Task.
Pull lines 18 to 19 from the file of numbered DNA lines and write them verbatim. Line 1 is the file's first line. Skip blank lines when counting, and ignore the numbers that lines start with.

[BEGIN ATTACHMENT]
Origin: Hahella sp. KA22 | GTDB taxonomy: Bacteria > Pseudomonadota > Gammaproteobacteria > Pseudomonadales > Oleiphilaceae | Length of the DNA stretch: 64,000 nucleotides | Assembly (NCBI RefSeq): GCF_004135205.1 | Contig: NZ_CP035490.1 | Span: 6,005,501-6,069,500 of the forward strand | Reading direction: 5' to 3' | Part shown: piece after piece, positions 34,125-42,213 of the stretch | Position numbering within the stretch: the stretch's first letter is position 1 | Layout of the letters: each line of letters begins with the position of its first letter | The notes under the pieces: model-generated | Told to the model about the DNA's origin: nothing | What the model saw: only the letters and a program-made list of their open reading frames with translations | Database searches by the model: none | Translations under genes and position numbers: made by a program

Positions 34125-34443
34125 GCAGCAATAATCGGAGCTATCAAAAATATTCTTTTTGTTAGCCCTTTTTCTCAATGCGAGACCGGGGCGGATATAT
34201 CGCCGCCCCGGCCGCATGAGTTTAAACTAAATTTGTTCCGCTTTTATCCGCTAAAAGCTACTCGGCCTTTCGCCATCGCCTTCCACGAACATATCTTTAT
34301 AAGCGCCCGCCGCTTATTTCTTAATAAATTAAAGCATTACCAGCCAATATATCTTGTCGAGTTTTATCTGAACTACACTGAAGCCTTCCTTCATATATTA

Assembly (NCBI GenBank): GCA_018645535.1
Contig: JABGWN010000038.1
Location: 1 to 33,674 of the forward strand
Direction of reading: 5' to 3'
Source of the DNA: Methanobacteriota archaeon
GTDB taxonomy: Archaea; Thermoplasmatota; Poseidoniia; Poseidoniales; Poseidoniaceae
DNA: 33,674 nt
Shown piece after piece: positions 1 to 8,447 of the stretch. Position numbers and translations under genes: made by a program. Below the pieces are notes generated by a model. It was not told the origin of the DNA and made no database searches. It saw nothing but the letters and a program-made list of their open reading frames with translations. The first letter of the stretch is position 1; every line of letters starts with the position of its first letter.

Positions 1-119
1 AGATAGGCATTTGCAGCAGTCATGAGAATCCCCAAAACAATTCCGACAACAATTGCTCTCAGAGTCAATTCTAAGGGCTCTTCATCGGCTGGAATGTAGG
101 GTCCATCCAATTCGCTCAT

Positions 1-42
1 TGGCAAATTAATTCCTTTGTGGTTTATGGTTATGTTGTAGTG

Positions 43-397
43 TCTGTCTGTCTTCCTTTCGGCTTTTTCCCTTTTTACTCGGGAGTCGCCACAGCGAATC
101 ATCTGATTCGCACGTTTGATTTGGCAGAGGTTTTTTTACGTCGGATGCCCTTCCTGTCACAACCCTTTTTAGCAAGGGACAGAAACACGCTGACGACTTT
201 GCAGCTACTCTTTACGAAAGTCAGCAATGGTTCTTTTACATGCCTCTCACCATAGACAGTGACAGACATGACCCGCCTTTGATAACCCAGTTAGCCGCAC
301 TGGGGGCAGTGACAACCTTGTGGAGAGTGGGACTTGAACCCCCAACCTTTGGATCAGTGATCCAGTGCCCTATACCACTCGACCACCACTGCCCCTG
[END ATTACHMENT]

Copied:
1 TGGCAAATTAATTCCTTTGTGGTTTATGGTTATGTTGTAGTG

Positions 43-397